A small percentage of Utahans went to the polls Tuesday to vote overwhelmingly against the country’s first universal voucher program. The result says less about the program itself than about the difficulty of winning an off-year referendum in the face of an avalanche of national union cash, mobilized public-school employees and a risk-averse public.
The voucher program is dead, but school choice doesn’t have to be. Tax credits for donations to scholarship organizations can help support school choice for lower-income families, and personal-use credits can help middle-class families. Tax credits reduce the amount a taxpayer owes the government for each dollar he spends on education. For instance, if a business owes the state $4,000 and donates $2,000 to a scholarship-granting organization, it would pay just $2,000 in taxes. Similar benefits for donations can be applied to individuals.
Three states have modest forms of personal-use tax credits: Illinois allows families to claim credits worth 25% of their educational expenses up to $2,500. Iowa allows 25% up to $1,000, and Minnesota allows 75% of non-tuition expenses up to a maximum credit of $1,000 per child. Five states — Arizona, Florida, Iowa, Pennsylvania, and Rhode Island — have more powerful donation credits. Pennsylvania allows a 90% credit for donations and Florida allows a 100% credit, helping thousands of children from lower-income families attend good, independent schools.
Education tax credits are less controversial than vouchers, so they provide a way forward in places where it would otherwise be difficult to pass school-choice programs. Broad-based education tax credits that combine personal-use and donation credits to cover most kids are preferable. But with the setback in Utah, reformers will need a policy that has the best possible chance of surviving another ballot challenge, so they may want to proceed incrementally.
Tax credits also enjoy bipartisan support, and they’re already expanding in a number of states. With the support of a Democratic legislature or the signature of a Democratic governor, Arizona, Rhode Island and Iowa passed tax-credit programs last year, and Pennsylvania expanded its existing program. This year a unified Democratic government in Iowa increased the tax-credit dollar cap by 50% to $7.5 million from $5 million. A strong center-left coalition, including many prominent African-American Democrats — most notably, Newark Mayor Cory Booker — supports tax credits. New York’s Democratic Gov. Eliot Spitzer proposed an education-tax deduction in his first state budget and also supports tax credits.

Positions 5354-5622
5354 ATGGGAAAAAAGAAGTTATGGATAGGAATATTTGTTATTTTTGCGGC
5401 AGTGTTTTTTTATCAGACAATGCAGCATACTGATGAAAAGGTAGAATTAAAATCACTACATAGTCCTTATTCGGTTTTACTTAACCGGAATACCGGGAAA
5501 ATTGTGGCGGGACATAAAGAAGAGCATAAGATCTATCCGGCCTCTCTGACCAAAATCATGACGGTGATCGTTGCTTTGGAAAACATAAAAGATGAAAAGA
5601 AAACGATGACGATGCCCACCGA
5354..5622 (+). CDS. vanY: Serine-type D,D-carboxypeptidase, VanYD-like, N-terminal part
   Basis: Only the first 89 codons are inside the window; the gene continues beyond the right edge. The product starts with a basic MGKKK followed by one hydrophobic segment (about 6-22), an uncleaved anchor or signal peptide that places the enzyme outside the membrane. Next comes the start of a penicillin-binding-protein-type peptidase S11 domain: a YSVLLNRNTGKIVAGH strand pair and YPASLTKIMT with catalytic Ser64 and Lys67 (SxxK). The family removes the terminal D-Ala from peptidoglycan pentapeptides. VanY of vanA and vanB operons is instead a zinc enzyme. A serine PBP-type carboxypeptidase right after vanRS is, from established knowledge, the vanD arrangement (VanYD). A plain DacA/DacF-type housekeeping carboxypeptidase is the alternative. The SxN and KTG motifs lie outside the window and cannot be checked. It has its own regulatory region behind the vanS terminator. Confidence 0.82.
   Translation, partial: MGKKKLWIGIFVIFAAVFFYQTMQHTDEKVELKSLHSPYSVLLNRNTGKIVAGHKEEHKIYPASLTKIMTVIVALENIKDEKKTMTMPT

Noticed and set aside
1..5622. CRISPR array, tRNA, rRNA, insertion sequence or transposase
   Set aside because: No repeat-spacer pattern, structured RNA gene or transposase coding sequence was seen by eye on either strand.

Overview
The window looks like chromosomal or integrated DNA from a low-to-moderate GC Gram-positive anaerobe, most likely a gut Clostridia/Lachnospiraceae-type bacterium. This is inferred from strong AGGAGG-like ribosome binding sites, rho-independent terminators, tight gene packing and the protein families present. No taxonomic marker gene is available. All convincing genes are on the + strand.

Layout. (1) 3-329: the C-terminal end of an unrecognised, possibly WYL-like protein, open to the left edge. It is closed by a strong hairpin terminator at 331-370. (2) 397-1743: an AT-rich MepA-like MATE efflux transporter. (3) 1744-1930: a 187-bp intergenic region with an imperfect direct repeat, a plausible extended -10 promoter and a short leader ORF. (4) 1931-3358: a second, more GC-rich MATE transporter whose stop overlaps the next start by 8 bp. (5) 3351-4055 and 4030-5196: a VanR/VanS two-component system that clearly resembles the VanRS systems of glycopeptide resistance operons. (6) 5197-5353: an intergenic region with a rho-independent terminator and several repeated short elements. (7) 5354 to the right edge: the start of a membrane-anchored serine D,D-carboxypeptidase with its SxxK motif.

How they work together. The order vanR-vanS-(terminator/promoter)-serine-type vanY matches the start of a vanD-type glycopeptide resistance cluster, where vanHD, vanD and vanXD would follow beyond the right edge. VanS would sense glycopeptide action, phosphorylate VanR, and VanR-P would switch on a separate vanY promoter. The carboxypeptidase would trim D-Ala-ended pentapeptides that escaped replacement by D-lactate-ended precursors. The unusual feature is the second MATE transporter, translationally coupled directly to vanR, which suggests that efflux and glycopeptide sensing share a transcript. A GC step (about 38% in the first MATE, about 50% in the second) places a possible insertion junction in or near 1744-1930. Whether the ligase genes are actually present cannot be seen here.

Donation credits also look different to the average voter than universal vouchers. The credits are seen by many as an unremarkable extension of existing tax benefits for charitable giving. A donation credit expands choice through tax incentives and private money, whereas a voucher expands choice through a dramatic change in the funding system for public education. A donation credit is less risky than a universal voucher program, and it therefore has better chances of surviving a referendum.
Education tax credits are a big-tent policy, with more support on the left, right and in the middle. Many social conservatives, libertarians and homeschoolers support tax credits but not vouchers because they fear government funds will bring government control. In Utah, a socially conservative state with more children homeschooled than at private schools, credits could mobilize more enthusiastic support on the right.
The voucher program is dead, but school choice doesn’t have to be.
Credits offer individuals and businesses the chance to support the kind of education they prefer and help ensure that their education dollars are used effectively. Tax credits can bring parents, nonprofits, taxpayers and businesses together to revitalize education.
Finally, donation tax credits create political dynamics that help reinforce school-choice programs, making it easier to expand them in the future. In Pennsylvania, for instance, the 183 scholarship organizations have become a permanent institutional base for supporters and beneficiaries, and a serious political force.
These institutions, which exist in most of the state’s legislative districts, organize parents and children for yearly letter-writing campaigns and rallies, and keep businesses who donate connected with families and politicians. Individuals, businesses and scholarship organizations that participate in the program will have a direct interest in defending and expanding the law. And expand it has: The program has more than doubled to almost $45 million this year from $20 million in 2001.
Utah reformers can be proud of a well-fought battle against overwhelming odds. Now is the time to take a breath, regroup, and fight for school choice through education tax credits.